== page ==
I expect students to attend each class. Because the class meets only once a week, you will miss a lot if you are absent. Every absence will be reflected in your understanding of the material, and thus in your grade. Missing more than one or two classes may lower your grade by one letter. If you have to miss a class for circumstances beyond your control (e.g. illness or emergency), you need to speak to me (preferably beforehand). You will need to get class notes from another student, but you can get any handouts, etc. for that class from me. If at any time there are things you don't understand, please ask me, either in class, or after class, during office hours, make an appointment to see me at some other time, or e-mail (romaine@ hawaii.edu). I am always happy to explain things and help if I can.

   No makeup quizzes are allowed. Please make sure you are there. Handing in late assignments is not allowed. Please speak to me beforehand if you are having difficulty with an assignment. Any student with a documented disability who would like to request accommodations should contact the University Disability Services Office at 933-0816(V), 933-3334(TTY), Campus Center Room 311, as early in the semester as possible.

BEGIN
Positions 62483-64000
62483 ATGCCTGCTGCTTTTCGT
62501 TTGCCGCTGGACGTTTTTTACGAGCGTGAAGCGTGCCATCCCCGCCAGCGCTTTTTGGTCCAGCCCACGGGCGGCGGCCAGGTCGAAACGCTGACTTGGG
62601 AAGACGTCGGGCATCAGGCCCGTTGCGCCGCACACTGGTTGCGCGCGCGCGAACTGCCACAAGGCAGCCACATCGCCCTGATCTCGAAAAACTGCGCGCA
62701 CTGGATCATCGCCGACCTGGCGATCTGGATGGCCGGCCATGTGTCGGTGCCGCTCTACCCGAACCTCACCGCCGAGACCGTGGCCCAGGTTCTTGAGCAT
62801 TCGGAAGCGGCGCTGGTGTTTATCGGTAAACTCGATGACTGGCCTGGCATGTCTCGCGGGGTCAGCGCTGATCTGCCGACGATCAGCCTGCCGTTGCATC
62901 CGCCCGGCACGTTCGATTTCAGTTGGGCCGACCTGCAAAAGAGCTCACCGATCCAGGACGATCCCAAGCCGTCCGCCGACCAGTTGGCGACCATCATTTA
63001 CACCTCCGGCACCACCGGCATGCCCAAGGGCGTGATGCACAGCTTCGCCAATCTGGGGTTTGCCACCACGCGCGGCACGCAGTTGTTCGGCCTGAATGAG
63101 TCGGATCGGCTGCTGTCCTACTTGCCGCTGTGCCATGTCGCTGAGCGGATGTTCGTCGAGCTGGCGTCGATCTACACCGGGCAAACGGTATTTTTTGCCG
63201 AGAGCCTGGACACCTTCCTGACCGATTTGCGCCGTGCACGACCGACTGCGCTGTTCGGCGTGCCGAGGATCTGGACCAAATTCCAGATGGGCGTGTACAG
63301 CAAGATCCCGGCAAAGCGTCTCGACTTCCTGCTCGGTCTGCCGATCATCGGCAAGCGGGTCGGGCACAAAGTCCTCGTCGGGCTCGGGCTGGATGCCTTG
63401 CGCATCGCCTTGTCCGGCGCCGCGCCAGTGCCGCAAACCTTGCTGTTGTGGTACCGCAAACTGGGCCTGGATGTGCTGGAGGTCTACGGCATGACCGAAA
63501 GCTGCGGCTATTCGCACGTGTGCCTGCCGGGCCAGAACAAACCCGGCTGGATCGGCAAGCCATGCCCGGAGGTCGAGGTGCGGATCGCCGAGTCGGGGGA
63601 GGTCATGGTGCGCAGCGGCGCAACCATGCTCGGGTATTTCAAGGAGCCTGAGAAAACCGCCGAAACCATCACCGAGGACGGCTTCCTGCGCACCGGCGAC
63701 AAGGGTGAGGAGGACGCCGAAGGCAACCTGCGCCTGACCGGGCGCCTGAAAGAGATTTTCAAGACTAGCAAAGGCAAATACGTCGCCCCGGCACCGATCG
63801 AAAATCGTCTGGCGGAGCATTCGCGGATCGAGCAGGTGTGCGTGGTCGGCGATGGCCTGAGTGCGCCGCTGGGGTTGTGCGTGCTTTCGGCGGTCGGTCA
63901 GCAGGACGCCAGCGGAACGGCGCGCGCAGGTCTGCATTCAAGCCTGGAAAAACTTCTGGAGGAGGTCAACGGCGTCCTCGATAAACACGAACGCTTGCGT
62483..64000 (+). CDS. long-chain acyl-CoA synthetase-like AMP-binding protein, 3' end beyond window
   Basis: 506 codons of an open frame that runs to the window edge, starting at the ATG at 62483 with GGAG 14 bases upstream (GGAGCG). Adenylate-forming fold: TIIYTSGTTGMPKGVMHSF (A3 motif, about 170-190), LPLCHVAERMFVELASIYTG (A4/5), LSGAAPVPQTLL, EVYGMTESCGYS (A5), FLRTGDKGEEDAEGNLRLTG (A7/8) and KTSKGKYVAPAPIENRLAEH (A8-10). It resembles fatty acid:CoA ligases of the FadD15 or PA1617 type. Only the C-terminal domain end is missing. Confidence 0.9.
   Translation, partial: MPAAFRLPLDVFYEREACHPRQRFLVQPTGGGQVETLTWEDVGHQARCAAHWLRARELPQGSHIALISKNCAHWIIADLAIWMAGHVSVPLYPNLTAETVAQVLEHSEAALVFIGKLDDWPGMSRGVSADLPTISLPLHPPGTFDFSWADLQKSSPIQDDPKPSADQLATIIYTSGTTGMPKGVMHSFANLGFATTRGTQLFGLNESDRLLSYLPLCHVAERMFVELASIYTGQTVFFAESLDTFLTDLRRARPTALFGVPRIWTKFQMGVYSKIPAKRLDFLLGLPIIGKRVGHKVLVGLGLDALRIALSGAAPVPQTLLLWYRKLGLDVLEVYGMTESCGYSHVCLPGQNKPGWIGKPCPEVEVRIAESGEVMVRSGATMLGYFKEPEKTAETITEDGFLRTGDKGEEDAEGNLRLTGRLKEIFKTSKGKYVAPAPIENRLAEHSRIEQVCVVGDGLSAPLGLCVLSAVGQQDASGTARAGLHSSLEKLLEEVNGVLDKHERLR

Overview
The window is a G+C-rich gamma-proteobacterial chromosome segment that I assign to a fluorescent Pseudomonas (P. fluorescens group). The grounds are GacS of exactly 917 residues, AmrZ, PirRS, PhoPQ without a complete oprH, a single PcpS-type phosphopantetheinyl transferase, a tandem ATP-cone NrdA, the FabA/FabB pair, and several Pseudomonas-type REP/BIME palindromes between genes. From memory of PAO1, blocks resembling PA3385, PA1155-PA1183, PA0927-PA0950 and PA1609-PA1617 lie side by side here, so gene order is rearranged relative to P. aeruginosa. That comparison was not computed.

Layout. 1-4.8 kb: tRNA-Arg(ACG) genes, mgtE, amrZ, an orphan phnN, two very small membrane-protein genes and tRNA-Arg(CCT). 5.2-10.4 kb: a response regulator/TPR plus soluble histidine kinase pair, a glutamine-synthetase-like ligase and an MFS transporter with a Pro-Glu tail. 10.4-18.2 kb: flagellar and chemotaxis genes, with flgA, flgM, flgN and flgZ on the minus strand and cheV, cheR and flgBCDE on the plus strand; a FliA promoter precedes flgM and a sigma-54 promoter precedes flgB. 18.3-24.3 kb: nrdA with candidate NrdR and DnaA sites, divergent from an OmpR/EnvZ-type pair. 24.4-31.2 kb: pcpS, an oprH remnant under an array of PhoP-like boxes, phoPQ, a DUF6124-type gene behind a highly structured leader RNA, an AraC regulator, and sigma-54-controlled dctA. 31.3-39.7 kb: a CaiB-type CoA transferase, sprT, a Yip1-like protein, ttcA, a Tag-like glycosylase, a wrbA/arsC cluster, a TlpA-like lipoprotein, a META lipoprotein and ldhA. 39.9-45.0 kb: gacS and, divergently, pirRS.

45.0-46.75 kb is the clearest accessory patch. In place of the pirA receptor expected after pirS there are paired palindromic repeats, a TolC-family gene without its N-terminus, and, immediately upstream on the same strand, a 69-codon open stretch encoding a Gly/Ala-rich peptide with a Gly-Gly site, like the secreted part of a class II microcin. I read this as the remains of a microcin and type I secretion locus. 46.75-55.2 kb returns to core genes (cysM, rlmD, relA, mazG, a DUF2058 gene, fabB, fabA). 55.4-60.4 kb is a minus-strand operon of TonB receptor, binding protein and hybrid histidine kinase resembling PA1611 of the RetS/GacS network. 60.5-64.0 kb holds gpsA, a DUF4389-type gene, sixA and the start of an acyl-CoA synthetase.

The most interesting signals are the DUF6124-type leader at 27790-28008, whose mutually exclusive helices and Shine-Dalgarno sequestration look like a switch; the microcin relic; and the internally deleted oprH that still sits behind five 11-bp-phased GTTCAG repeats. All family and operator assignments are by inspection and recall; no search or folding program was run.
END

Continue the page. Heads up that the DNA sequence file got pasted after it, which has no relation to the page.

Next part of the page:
Website: The class has a website which contains links to some internet sites and other important resources. The syllabus is also posted there, a mailbox where you can send messages to me and other class members, as well as a bulletin board where we can all post things of interest that come up as the class progresses.  Instructions for registration are attached to this syllabus.